geo-, ge- +

(Greek: earth, land, soil; world; Gaia (Greek), Gaea (Latin), "earth goddess")

Caenogaea, Cainogea, Kainogaea
1. A zoogeographical region which includes the Nearctic, Palearctic, and Oriental regions.
2. Etymology: Greek kainos, "recent" and gaia, "earth".
Dendrogaea
A biogeographical region including all of the neotropical region except temperate South America.
diageotropic (adjective), more diageotropic, most diageotropic
Relating to, or exhibiting a growth movement in a plant organ so that it assumes a position at right angles to the direction of gravity.
diageotropism (s) (noun), diageotropisms (pl)
1. The tendency of a sessile organism (leaf or flower that has no stalk but is attached directly to the stem), or structure, to grow horizontally to the ground or perpendicularly to the line of gravity; such as, a tree branch or root.
2. A response of a plant to gravity in which a part of the plant adopts a horizontal position.
3. The tendency of growing parts; such as, roots, to become oriented at right angles to the direction of any gravitational force.
ecogeographic
A reference to the geographical aspects of the ecology.
endogean
1. Living within or near the surface of the ground.
2. Relating to or being within, or inside, the environment under the surface of the ground.
epigean
1. Living on or near the surface of the ground.
2. Relating to or being the environment near the surface of the ground.
epigeotropic (adjective)
A description of the responses of plants on the surface of the earth toward the pull of gravity.
epigeotropism (s) (noun), epigeotropisms (pl)
Plant growth, or movement, on the surface of the earth in response to gravity.
ethnogeography
The scientific study of the georaphic distribution of races, peoples, or cultural groups and their adaptations and relations to the environments in which they live.
field geology
The preparation of geological maps that show the distribution of geologic units selected for representation on a map.

They include the plotting of the orientation of such structural features as faults, joints, cleavage, small folds, and the attitude of beds with respect to three-dimensional space.

A common objective is to interpret the structure at some depth below the surface of the earth.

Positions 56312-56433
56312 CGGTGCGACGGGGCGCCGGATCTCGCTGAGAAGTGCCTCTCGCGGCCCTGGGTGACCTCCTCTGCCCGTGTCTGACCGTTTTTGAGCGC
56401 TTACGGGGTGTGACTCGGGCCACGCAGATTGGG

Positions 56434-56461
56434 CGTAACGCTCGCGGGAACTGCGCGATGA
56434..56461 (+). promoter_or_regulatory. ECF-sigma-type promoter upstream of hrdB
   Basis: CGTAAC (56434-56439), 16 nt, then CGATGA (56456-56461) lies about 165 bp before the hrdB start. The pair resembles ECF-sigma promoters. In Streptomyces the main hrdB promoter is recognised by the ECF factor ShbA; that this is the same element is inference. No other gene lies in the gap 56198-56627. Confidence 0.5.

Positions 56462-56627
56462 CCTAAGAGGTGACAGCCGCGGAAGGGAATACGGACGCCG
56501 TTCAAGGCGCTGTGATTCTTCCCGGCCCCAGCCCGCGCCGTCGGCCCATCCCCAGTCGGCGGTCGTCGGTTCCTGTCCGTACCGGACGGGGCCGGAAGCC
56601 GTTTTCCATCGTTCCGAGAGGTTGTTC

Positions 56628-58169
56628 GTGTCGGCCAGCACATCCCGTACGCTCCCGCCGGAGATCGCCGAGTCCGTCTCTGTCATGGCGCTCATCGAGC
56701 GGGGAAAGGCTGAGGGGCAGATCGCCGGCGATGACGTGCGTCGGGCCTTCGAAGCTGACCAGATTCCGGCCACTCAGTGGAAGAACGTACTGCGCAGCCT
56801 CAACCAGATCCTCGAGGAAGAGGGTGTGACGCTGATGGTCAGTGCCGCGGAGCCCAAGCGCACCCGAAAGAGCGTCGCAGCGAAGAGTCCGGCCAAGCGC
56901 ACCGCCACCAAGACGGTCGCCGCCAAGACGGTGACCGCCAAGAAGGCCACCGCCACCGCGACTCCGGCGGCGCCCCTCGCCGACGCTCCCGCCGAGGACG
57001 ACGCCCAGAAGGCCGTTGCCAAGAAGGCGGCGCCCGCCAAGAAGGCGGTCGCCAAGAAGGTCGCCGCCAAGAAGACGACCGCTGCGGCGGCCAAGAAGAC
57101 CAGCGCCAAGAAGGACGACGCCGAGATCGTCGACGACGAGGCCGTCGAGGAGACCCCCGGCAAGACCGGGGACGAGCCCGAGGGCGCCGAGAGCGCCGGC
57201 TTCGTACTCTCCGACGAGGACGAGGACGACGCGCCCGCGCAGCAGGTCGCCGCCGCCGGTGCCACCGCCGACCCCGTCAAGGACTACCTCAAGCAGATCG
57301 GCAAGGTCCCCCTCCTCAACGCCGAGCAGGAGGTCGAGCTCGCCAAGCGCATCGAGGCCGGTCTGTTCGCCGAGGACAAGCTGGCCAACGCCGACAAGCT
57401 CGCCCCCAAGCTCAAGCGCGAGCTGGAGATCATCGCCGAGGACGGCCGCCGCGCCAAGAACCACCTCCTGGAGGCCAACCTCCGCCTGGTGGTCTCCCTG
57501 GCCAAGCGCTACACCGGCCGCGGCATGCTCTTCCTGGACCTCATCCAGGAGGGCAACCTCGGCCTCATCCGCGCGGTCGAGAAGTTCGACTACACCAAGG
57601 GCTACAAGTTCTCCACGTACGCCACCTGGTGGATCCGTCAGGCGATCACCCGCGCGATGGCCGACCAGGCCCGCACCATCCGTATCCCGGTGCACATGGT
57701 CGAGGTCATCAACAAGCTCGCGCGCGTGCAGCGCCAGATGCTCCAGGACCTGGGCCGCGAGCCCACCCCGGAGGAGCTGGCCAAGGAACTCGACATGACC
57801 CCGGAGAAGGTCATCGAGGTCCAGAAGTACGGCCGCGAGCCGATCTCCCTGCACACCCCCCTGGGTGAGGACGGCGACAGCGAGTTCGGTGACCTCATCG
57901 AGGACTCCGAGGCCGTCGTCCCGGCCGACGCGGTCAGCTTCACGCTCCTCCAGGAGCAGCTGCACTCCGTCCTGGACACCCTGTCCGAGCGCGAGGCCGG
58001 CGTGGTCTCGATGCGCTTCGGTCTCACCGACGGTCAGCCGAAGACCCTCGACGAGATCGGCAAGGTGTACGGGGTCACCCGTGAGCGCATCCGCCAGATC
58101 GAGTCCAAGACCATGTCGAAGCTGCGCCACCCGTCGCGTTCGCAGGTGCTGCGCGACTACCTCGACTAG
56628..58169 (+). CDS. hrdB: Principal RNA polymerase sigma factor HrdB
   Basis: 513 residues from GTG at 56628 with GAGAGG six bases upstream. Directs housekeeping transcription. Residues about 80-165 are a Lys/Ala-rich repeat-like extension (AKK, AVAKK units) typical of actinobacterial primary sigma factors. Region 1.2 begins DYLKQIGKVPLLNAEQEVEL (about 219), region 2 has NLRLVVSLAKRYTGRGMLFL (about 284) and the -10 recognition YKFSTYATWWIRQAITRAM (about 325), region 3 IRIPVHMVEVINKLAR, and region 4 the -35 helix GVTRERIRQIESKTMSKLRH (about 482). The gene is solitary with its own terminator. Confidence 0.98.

It is possible to determine, with some degree of accuracy, the structure beneath the surface by using information available at the surface of the earth.

Gaia (Greek), Gaea, Terra, Tellus (Latin)
1. The "earth mother" or "mother earth".
2. A Gaia space craft that is on a "Gaia mission" whose main goal is to make the largest, most precise three-dimensional map of our Galaxy by surveying an unprecedented one per cent of its population of 100 billion stars.

Astronomers will have the challenge of dealing with a flood of data when Gaia begins its work in 2012. Even after being compressed by software, the data produced by the five-year mission will fill over 30 000 CD ROMs. This data will be transmitted "raw" and they will need processing on Earth to turn it into a calibrated set of measurements that can be freely used by the astronomical community.

—Compiled from information provided by the
European Space Agency (ESA).

For more details about Gaia or Gaea, go to Earth, Words from the Myths.

geoacoustics (s) (noun) (a plural form that functions as a singular)
The use of echo-ranging devices with low-frequency seismographic waves transmitted several miles into the earth's crust to determine the composition and characteristics of the area: "Sam's cousin, Hanson, is a scientist who has developed unique techniques for the use of geoacoustics in his research about the minerals that exist below the surface of the ground."
geoaesthesia, geoesthesia (s) (noun); geoaesthesias, geoesthesias (pl)
The capacity of a plant to perceive and to respond to gravity: For her high school botany project, Haden studied the geoaesthesia of both land and water based plants.
geoarchaeology
The techniques of geology applied to archaeological issues; such as, dating methodology, mineral identification, soil and stratification analysis; the investigation of the relationship between archaeological and geological processes.

It is an ecological approach to archaeology with the goal of understanding the physical context of archaeological remains and the emphasis on the interrelationships among cultural and land systems.


Available for further enlightenment: the Earth, Words from the Myths.


Cross references of word families related directly, or indirectly, to: "land, ground, fields, soil, dirt, mud, clay, earth (world)": agra-; agrest-; agri-; agro-; argill-; choro-; chthon-; epeiro-; glob-; lut-; myso-; pedo-; pel-; rhyp-; soil-; sord-; terr-.